Tag Archives: Western

A Word Of Advice

I will keep this short, sweet, concise…what have you. When you are marketing to an equestrian demographic, do your homework. I find that some people do not tune in to this concept, and as a result get lost in the many sphere of equestrianism.

Like with any great campaign, being able to be as specific as possible will be key to your success:

  1. If you are trying to hit the affluent polo-goers who wear Ralph Lauren causally and insist on premium products for themselves and their horses, be true to that. Trying to glue together a fragmented industry is probably not going to help you win the uphill battle you will inevitably need to climb to court the horsey market.

  2. Knowing the difference between a casual trail rider and an Arabian endurance rider will change the demographic. Knowing the difference between a western trail rider and a hunter pace trail rider is also key to understanding demographics.

  3. Knowing the difference between a trail rider, a hunter/jumper amateur, and a professional show jumper is colossal: If you are trying to reach out to ladies who rent horses on weekends for light trail riding, don’t throw up stories about new releases from Animo. It’s just common sense.

  4. If you are trying to reach racehorse fanatics who bet on races with whatever money they can find, realize that those are not the floppy-hatted race-goers who sip mint juleps and wave casually to their horses as they pass by.

  5. Realize that someone who will drop $40,000+ on an equitation/hunter horse will likely not have any interest in trail riding guides. Also realize that people who want and need trail riding guides probably don’t give a crap about updates in the combined driving sphere. Also realize that part of why Dover does not sell combined driving gear, is that it realizes its core demographic is hunter/jumper and dressage.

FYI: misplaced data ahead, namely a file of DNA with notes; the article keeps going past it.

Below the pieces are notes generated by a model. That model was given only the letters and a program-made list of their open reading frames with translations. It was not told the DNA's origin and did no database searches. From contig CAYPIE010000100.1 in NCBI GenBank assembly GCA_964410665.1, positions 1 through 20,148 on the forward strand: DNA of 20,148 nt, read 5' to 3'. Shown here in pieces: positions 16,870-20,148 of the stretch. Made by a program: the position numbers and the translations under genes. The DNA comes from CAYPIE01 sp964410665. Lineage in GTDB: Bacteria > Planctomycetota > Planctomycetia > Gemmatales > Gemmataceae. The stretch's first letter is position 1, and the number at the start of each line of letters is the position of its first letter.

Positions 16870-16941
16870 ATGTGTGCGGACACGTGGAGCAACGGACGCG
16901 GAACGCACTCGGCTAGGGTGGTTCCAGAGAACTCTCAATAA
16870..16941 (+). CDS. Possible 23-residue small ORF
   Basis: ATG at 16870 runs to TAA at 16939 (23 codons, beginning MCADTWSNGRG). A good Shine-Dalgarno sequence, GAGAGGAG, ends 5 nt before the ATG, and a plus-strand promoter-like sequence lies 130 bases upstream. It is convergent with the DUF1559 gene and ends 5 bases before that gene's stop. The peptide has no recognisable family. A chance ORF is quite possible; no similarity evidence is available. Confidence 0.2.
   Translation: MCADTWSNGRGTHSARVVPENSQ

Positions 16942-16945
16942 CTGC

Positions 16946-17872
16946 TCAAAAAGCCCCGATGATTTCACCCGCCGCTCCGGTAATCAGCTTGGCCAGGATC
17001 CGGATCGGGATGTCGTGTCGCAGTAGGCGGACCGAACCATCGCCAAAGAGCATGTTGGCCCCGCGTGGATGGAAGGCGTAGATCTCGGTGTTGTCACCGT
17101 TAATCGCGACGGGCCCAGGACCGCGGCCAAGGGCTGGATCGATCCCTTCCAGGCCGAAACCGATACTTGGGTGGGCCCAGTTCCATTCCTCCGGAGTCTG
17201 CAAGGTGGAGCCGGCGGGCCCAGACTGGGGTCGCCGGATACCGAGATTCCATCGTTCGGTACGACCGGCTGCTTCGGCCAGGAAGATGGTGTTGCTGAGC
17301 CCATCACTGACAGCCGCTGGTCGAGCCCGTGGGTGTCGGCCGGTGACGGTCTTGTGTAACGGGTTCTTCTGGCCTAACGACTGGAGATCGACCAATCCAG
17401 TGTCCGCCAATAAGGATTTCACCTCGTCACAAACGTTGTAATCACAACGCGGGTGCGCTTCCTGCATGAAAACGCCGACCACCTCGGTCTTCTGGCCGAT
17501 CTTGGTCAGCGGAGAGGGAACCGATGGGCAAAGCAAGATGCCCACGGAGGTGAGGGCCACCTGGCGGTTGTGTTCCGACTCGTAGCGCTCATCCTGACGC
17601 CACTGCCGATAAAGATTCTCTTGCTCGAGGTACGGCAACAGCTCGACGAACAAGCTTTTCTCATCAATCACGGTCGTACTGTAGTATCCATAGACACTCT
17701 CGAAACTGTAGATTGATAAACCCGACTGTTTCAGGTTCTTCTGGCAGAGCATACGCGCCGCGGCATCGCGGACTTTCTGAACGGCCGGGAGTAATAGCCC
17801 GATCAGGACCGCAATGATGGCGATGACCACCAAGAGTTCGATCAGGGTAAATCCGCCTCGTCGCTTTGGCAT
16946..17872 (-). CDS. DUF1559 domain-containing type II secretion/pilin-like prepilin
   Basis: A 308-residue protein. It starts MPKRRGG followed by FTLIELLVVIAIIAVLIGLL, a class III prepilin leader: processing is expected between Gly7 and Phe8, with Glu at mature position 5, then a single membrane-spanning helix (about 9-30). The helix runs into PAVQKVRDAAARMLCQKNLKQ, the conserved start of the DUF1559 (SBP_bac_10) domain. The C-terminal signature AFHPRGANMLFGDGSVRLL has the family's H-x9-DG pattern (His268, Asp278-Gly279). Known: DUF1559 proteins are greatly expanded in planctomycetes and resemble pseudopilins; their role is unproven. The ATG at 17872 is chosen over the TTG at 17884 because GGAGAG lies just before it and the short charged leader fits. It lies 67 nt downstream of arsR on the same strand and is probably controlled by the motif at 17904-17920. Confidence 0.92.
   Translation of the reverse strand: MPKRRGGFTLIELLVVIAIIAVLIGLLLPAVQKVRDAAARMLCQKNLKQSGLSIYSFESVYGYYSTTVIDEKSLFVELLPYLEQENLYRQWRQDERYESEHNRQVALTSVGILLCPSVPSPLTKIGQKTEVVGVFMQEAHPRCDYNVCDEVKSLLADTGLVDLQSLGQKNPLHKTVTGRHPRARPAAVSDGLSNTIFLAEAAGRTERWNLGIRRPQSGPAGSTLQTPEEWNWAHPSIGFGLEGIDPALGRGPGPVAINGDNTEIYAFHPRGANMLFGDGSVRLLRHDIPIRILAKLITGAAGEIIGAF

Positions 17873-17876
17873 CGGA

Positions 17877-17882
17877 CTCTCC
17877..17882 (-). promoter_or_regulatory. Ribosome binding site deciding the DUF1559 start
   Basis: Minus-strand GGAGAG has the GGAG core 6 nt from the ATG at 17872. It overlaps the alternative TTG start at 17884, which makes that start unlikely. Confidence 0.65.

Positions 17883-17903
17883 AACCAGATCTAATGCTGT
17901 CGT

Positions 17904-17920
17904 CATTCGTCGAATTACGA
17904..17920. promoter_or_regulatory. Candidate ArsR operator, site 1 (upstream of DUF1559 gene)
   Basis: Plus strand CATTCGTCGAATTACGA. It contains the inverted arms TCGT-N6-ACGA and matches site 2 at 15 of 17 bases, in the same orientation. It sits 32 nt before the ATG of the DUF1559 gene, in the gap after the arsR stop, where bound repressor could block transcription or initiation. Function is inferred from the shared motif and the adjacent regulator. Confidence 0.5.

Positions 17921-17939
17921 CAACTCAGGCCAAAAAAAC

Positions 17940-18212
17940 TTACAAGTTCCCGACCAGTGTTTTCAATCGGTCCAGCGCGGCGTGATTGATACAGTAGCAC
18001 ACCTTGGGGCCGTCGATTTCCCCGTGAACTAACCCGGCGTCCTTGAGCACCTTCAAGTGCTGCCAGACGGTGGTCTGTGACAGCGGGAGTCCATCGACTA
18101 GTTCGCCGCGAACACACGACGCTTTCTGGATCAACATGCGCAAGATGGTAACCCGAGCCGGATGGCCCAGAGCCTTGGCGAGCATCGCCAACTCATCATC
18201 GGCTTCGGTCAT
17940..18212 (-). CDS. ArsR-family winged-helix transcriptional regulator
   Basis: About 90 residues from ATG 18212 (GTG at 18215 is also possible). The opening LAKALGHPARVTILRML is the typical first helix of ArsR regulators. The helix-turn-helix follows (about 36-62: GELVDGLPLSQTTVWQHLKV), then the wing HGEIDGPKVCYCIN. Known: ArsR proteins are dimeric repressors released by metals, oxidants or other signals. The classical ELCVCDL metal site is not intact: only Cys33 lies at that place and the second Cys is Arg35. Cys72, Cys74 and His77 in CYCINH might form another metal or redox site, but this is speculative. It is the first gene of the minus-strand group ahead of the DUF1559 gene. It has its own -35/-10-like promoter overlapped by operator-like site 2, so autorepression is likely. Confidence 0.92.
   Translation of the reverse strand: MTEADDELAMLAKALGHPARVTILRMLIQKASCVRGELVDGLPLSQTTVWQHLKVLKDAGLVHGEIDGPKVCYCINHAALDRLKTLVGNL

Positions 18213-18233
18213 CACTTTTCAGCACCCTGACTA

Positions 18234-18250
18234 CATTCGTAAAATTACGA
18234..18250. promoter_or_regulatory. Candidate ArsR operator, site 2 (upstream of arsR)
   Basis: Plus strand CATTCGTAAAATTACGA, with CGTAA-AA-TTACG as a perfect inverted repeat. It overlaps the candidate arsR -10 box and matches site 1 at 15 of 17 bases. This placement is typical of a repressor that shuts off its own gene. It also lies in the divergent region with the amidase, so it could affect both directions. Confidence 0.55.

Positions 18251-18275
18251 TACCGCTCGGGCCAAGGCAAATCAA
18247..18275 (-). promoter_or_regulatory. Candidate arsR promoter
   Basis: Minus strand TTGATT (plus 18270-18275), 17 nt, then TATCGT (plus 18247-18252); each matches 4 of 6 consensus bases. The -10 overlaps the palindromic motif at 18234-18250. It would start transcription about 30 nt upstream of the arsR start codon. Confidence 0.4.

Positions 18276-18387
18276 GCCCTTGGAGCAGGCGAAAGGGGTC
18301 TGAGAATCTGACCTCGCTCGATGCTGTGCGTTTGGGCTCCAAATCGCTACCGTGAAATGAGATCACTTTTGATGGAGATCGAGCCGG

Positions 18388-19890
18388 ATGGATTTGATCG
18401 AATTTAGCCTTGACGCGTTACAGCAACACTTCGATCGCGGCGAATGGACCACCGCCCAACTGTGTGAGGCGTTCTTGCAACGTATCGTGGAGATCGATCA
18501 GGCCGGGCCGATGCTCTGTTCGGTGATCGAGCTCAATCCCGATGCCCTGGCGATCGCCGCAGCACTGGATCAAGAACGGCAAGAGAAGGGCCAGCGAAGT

6. And also realize that not every equestrian is an affluent iPhone user that is intently concerned on using apps for functionality: most YouTube equestrians post videos of them jumping things and messing around, most instagram shots are of pony-noses and equestrians goofing off, and most Facebook activity is in a younger demographic than people intently seeking trail guides.

And if any of this confused you, and you aren’t sure how any of these demographics are different, maybe don’t pursue the equestrian demographic.

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Omak vs. Redstone: Am I Being Too Sensitive?

As an equestrian, I have to wonder what kind of horse sports ESPN is supporting with their recent choice to profile the Chilcotin Nation’s downhill race. In the wake of plenty of other horse sports shunned by the Humane Society of the United States, America’s ‘Suicide Race’ phenomenon is among one of many that are quite unsavory to watch. It seems the ESPN loves writing about speed, speed, and speed when it comes to horse sports, but doesn’t seem to care much for tactical merit and adrenaline rush of show jumping or cross-country (I genuinely understand that dressage would be too slow). In a recent article, the tagline reads, “Mountain racing riders only know one way to go: all out” but what exactly is meant by “all out”?